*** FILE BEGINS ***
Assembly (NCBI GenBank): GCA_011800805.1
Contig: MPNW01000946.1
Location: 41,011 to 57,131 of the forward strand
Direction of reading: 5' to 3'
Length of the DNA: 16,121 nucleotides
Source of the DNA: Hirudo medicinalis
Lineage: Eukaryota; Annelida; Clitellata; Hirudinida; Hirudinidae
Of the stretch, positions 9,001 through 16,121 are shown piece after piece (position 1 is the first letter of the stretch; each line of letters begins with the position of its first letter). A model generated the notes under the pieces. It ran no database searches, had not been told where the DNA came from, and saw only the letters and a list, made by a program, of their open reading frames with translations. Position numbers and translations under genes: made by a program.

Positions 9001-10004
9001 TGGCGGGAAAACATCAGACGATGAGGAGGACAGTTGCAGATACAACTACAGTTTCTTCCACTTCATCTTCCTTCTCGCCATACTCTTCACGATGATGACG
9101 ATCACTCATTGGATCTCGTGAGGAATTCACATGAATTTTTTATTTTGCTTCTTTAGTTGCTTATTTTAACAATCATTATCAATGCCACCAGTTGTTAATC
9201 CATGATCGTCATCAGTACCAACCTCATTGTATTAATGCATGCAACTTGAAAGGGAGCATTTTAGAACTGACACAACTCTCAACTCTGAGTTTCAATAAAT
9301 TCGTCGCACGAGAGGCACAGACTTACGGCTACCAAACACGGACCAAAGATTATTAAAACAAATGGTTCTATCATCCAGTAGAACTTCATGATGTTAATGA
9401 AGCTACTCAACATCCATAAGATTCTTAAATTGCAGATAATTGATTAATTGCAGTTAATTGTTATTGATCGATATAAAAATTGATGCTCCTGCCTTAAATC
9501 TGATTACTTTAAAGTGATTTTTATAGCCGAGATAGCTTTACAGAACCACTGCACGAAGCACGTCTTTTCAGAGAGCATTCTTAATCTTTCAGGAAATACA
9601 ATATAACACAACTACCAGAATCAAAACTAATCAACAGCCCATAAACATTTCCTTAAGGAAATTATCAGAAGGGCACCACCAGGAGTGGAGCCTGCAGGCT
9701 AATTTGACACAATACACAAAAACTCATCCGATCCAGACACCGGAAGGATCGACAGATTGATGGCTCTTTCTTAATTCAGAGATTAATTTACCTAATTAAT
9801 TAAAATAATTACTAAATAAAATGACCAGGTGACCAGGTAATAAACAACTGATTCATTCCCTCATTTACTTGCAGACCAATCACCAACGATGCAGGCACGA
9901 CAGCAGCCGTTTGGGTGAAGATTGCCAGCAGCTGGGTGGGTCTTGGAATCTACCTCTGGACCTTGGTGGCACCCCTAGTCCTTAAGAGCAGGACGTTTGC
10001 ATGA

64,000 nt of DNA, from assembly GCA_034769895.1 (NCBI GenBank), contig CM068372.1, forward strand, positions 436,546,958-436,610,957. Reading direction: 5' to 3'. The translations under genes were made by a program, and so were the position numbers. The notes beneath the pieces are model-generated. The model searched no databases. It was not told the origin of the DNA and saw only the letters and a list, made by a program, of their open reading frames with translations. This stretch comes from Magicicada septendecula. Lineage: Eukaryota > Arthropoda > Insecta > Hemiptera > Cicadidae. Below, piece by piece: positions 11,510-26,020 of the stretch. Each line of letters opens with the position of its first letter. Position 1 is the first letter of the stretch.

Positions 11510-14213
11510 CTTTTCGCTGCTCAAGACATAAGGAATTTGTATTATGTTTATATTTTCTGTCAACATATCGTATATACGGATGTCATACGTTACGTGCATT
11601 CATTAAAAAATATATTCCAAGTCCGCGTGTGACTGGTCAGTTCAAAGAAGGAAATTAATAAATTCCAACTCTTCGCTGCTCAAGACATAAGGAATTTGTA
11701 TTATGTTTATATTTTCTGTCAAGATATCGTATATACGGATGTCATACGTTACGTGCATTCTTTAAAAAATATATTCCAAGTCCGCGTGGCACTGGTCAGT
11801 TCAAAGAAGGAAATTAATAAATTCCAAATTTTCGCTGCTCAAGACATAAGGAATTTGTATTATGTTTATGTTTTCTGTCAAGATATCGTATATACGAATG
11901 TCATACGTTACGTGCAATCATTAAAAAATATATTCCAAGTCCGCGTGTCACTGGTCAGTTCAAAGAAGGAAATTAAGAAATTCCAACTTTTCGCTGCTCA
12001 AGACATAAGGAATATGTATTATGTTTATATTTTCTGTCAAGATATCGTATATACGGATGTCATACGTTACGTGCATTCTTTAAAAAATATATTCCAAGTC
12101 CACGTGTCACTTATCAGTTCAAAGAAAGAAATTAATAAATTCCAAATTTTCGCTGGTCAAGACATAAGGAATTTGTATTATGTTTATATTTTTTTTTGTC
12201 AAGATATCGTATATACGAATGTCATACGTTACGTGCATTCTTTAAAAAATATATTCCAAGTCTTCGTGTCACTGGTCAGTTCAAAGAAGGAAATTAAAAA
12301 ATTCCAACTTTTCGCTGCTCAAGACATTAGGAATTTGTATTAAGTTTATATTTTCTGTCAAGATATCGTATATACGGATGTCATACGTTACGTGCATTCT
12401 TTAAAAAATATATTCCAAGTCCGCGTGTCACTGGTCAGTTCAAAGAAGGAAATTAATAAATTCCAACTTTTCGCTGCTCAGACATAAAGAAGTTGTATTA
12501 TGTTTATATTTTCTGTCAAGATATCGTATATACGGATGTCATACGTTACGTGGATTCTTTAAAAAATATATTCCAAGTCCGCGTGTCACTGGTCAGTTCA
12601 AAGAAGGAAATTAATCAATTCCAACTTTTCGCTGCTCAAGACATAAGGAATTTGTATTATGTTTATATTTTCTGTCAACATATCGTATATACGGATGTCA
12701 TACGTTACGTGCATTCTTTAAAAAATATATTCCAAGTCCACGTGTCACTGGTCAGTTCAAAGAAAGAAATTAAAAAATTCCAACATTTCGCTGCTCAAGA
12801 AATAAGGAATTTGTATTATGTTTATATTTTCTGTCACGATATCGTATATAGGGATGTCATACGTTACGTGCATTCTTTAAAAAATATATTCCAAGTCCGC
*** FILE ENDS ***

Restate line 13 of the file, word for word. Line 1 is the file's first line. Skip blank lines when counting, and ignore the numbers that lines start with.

9301 TCGTCGCACGAGAGGCACAGACTTACGGCTACCAAACACGGACCAAAGATTATTAAAACAAATGGTTCTATCATCCAGTAGAACTTCATGATGTTAATGA